This article may not exactly replicate the final version published in the APA journal. It is not the copy of record.
Infant Pathways to Externalizing Behavior: Evidence of Genotype × Environment Interaction
Article first published online: 4 FEB 2010
© 2010, Copyright the Author(s). Journal Compilation © 2010, Society for Research in Child Development, Inc.
Volume 81, Issue 1, pages 340–356, January/February 2010
How to Cite
Leve, L. D., Kerr, D. C. R., Shaw, D., Ge, X., Neiderhiser, J. M., Scaramella, L. V., Reid, J. B., Conger, R. and Reiss, D. (2010), Infant Pathways to Externalizing Behavior: Evidence of Genotype × Environment Interaction. Child Development, 81: 340–356. doi: 10.1111/j.1467-8624.2009.01398.x
This project was supported by Grant R01 HD042608, NICHD, NIDA, and the Office of the Director, NIH, U.S. PHS (PI Years 1–5: David Reiss, MD; PI Years 6–10: Leslie Leve, PhD). The writing of this manuscript was partially supported by P20 DA017592 and P30 DA023920, NIDA, NIH, U.S. PHS. The content is solely the responsibility of the authors and does not necessarily represent the official views of the Eunice Kennedy Shriver National Institute of Child Health and Human Development or the National Institutes of Health. We would like to thank the birth and adoptive parents who participated in this study and the adoption agency staff members who helped with the recruitment of study participants. Thanks also are due to Matthew Rabel and Adrienne van der Valk for editorial assistance. Special gratitude is given to Remi Cadoret and Beverly Fagot who were centrally involved in this work prior to their deaths.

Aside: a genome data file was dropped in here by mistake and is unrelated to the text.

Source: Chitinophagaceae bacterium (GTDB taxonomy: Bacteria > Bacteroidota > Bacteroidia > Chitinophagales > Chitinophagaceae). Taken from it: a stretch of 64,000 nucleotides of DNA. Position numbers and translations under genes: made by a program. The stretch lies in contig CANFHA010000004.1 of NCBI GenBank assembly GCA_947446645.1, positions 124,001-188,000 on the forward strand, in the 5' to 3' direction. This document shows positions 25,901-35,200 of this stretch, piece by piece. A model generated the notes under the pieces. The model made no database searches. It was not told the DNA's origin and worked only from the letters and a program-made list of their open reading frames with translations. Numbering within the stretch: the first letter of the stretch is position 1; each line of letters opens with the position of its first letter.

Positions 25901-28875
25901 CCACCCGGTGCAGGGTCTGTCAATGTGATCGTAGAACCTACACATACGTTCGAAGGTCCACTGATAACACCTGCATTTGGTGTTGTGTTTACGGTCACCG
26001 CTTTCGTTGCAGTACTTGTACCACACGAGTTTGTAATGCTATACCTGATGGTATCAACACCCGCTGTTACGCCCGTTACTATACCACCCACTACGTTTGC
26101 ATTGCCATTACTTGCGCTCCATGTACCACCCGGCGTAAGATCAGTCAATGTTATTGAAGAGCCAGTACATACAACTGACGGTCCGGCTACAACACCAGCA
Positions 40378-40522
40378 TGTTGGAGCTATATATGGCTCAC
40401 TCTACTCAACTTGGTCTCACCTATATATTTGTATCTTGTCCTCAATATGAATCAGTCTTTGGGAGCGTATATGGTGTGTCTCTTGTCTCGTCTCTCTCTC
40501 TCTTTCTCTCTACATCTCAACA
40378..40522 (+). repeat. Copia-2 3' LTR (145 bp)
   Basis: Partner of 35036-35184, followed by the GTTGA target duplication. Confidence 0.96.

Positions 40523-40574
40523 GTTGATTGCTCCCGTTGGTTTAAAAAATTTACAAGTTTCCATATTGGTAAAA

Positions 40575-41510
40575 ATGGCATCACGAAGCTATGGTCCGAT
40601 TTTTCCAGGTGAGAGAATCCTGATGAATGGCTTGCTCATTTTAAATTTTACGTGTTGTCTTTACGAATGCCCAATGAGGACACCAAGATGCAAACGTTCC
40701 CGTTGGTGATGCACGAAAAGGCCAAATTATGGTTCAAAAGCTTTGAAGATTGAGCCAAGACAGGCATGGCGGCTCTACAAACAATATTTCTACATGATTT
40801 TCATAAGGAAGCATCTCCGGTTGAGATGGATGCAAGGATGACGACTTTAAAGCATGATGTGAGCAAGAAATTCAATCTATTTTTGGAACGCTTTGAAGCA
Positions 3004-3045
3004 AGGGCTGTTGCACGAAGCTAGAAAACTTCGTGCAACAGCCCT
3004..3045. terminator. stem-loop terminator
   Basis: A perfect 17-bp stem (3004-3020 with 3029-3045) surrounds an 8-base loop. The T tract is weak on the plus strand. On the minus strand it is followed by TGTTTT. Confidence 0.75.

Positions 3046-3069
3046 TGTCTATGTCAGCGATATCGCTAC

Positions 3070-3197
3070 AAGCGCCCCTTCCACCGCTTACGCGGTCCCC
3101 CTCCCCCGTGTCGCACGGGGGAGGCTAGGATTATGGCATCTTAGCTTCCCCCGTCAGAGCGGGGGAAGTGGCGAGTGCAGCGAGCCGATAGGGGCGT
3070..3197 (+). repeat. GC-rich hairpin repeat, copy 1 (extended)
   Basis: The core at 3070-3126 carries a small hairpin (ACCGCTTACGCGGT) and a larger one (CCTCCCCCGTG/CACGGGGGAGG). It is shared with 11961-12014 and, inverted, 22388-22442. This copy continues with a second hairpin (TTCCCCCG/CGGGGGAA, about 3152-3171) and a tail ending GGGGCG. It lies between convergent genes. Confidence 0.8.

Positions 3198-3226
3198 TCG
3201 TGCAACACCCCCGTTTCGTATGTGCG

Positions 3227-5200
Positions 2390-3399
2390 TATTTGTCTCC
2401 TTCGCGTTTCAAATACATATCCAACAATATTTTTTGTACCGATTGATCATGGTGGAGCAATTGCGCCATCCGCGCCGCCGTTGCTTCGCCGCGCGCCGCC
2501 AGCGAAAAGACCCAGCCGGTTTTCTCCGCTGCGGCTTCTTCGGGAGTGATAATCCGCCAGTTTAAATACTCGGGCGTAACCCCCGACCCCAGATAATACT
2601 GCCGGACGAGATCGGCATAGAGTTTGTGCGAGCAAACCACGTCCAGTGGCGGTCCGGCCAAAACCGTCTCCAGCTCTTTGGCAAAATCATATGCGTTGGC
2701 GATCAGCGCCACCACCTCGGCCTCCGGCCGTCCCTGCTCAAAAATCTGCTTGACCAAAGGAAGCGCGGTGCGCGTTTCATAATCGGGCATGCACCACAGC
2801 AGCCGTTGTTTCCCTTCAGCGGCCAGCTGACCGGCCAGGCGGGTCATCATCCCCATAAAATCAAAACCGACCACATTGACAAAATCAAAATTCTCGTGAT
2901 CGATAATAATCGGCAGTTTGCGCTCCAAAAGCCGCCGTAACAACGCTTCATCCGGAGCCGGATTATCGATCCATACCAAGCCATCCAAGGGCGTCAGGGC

- Issue published online: 4 FEB 2010
- Article first published online: 4 FEB 2010
To further the understanding of the effects of early experiences, 9-month-old infants were observed during a frustration task. The analytical sample was composed of 348 linked triads of participants (adoptive parents, adopted child, and birth parent[s]) from a prospective adoption study. It was hypothesized that genetic risk for externalizing problems and affect dysregulation in the adoptive parents would independently and interactively predict a known precursor to externalizing problems: heightened infant attention to frustrating events. Results supported the moderation hypotheses involving adoptive mother affect dysregulation: Infants at genetic risk showed heightened attention to frustrating events only when the adoptive mother had higher levels of anxious and depressive symptoms. The Genotype × Environment interaction pattern held when substance use during pregnancy was considered.